This video from Australia is called Kimberley Wildlife and Scientific Expedition.
From Wildlife Extra:
Two New Frogs Discovered in Western Australia
June 2009. Two new species of frogs have been discovered in Western Australia according to the Western Australian Museum.
The first species is called the Tiny Toadlet (Uperoleia micra) and is just over 2 cm long. It was discovered near the Prince Regent River when it was first heard calling near the field expedition base camp at Bachsten Creek. The new species is extremely shy and would not have been discovered if its call did not differ from those of three related species in the area.
Toadlets are actually frogs
‘Toadlets‘ are not true toads, but a group of native frogs that have a stocky appearance. The Kimberley is host to the highest diversity of Toadlets in Australia.
The Kimberley Froglet (Crinia fimbriata), was discovered on the Mitchell Plateau – an area previously believed to have been well surveyed for frogs. It is also about 2 cm in length. It was noticed owing to its blue and red background colour and covered with tiny white dots, similar to some Aboriginal painting styles. Males of this species have flanges on the fingers, but it is not known what the flanges might be used for.
The discovery of two frog species in the northwest Kimberley emphasises the high diversity of the area, and is timely owing to current State and National reviews of the area’s biodiversity assets. The very rugged northwest Kimberley region is being increasingly impacted by tourism, industry, feral weeds, cattle and soon the Cane Toad.
High level of endemism
Dr. Paul Doughty, WA Museum Curator of Herpetology said “The northwest Kimberley has a high diversity of frogs and reptiles that are unique to the region, as it receives high rainfall in summer and the area is cut-off by drier regions to the south. Many of the species that occur there have been evolving there in isolation for millions of years, and there are certainly more species to discover from the area.” …
The discovery of the frogs from the high rainfall zone of the northwest Kimberley were formally described this week in the Records of the Western Australian Museum and Zootaxa.
Australia: Green tree frog eats a snake – photo: here.
Dutch yellow-bellied toads: here.
More frog news here.
New species of high altitude frogs discovered in Peru – No tadpoles: here.
Frogs building nests by folding leaves: here.
Western Australia oil spill a potential disaster for marine life: here.
A strawberry poison dart frog mother checks up on her tadpole brood. Video here below.
Timber Harvest Impacts Amphibians Differently During Life Stages: here.
Appenine yellow-bellied toad (Bombina pachypus): here.
Volunteers help in toad count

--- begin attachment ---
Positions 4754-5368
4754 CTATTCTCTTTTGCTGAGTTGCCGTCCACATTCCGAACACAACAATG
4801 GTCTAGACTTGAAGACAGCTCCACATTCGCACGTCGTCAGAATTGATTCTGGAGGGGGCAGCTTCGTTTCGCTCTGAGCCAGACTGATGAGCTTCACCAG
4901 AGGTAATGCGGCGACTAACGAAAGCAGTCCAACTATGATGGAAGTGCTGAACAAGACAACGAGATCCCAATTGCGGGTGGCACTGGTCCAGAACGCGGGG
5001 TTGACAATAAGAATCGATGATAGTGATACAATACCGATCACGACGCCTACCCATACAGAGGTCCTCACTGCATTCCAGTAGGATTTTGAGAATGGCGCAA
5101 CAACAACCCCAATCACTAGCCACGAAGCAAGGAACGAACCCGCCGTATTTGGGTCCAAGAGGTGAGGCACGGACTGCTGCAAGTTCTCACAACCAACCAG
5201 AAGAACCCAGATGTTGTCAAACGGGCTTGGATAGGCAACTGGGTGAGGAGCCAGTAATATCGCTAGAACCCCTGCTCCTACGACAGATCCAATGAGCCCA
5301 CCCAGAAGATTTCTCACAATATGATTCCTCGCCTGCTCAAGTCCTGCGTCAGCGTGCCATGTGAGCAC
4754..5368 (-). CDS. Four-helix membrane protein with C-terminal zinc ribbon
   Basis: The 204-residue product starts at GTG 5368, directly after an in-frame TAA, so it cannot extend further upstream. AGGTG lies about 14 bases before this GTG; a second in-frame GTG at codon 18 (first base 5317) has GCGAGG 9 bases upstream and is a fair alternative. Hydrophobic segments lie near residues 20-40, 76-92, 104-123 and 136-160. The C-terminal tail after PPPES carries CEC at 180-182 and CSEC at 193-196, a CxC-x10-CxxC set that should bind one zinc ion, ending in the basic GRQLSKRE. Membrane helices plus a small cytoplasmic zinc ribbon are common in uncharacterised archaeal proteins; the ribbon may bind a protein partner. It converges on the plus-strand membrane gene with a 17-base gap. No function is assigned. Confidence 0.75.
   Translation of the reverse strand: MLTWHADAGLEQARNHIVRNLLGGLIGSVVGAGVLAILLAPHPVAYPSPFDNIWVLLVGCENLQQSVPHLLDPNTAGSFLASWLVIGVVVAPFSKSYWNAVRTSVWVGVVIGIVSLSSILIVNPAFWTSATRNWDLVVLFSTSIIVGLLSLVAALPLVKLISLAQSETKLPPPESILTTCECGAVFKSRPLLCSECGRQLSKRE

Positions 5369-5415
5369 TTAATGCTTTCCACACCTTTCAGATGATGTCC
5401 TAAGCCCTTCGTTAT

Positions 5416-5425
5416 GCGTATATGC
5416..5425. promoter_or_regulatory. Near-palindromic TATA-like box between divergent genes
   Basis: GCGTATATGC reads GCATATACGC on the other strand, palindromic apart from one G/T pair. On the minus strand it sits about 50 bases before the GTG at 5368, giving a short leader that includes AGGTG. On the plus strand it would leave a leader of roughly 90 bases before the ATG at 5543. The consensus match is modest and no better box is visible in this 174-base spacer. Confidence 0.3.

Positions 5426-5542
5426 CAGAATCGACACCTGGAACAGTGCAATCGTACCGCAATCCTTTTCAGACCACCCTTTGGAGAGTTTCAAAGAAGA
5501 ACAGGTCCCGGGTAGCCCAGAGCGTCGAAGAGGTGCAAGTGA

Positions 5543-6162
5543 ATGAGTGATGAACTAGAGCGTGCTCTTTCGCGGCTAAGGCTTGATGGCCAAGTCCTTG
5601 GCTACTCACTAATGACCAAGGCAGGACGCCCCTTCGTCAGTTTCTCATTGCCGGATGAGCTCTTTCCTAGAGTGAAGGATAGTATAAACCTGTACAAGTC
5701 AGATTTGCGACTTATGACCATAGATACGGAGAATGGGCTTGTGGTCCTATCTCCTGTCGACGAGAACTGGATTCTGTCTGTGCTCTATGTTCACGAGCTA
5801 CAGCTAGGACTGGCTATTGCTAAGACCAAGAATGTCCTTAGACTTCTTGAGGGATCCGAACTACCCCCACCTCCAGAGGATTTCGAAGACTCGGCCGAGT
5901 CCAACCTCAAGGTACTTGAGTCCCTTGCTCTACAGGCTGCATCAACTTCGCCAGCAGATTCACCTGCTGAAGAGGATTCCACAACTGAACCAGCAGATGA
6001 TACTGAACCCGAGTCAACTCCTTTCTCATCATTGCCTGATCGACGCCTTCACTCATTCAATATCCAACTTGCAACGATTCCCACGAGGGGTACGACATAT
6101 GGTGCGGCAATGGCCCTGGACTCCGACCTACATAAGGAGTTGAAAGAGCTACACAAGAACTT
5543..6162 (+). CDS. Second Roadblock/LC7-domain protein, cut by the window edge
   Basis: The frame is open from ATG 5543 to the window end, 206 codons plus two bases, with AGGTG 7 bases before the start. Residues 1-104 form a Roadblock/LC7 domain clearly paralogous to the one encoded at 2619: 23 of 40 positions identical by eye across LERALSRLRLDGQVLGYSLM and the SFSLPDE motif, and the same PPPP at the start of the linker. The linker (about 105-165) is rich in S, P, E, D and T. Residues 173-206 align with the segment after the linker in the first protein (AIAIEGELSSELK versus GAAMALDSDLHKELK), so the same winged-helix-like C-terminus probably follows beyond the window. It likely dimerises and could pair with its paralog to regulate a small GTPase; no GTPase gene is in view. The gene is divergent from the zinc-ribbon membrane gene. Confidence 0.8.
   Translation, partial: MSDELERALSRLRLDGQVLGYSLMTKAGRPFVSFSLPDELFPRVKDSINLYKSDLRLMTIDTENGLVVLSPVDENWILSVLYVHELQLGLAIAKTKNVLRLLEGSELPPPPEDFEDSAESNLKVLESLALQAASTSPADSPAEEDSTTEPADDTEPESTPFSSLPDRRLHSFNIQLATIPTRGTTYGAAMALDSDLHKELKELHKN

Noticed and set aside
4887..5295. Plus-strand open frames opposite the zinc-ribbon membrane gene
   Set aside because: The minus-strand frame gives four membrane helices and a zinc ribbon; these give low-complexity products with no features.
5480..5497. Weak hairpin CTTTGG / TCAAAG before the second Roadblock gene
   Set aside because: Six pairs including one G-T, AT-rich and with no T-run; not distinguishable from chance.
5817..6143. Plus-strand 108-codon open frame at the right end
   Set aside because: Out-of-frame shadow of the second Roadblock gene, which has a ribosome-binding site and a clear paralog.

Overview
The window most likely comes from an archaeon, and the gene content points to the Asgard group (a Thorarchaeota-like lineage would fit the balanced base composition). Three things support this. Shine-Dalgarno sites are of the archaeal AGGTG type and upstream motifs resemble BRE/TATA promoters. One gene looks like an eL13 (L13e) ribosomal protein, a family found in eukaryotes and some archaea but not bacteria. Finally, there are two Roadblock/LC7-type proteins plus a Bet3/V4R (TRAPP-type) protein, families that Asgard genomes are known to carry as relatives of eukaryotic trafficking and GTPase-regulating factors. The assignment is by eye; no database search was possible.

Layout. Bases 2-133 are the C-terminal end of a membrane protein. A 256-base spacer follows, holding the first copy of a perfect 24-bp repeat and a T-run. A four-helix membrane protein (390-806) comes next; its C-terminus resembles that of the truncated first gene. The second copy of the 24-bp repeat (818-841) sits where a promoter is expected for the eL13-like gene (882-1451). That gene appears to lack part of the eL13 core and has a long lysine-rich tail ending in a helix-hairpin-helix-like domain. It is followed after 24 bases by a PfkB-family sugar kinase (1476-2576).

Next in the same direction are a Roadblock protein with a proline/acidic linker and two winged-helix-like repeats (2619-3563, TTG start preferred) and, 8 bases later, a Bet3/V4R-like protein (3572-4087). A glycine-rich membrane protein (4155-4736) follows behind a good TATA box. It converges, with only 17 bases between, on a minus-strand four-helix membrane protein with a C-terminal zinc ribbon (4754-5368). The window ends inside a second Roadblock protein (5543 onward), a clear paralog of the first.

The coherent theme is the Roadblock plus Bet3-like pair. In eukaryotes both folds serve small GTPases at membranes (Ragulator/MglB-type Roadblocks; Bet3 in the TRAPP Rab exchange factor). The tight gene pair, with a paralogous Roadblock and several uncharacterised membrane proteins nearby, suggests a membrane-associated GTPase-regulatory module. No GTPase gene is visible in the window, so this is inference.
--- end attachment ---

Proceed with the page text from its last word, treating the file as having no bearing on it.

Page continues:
July 6, 2009
SULLIVAN TOWNSHIP (AP) – This time of year in Ohio, volunteers are out in the dark of night, listening for the sounds of frogs and toads among the state’s ponds, streams and ditches.
For the last 12 years, the Ohio Division of Natural Resources has been compiling data to track the range and population of the animals. Dozens of volunteers have been helping in the spring and summer months.
The citizen scientists learn to recognize the different sounds of the different frogs and toads and note their locations.
“It’s a gray tree frog,” Debra Beckstett whispered to Christine Whelan on a recent night in rural Ashland County. “Two of them, I think. They’re calling out to each other.”
Ohio officials plan to begin analyzing the 12-year accumulation of information to get a better reading on the health of the amphibian population in the state.
Ohio’s survey grew out of worldwide concern about the future of many amphibians.
Scientists contemplate the possibility of frog and toad species being wiped out by a killer fungus, or habitat loss, pollution and other manmade problems.
Half of the planet’s 6,000 amphibian species face the threat of extinction.
“The trend is one where we could lose this entire class of animals,” said Geoff Hall, general curator at the Cleveland Metroparks Zoo. “It’s frightening. They could go very, very quickly.”
Ohio’s survey receives $8,000 to $10,000 a year in state wildlife funding. People like Jeff Davis, a high school science teacher near Cincinnati who launched the project, gather baseline data on frog and toad distribution.
Surveyors are scattered across the state. More than 40 teams per year go out to listen for frog and toad sounds once a month from March through June.
The compiled data has now reached 16,000 entries over the 12 years, and is now reaching the level where it can be analyzed for trends.
Davis said evidence already suggests a decline in the populations of Fowler’s toads and Blanchard’s cricket frogs. Ohio has 15 species of frogs and toads.
“We need to know if there’s a problem,” Davis said. “Because if something’s getting to them, at what point does it get to us?”
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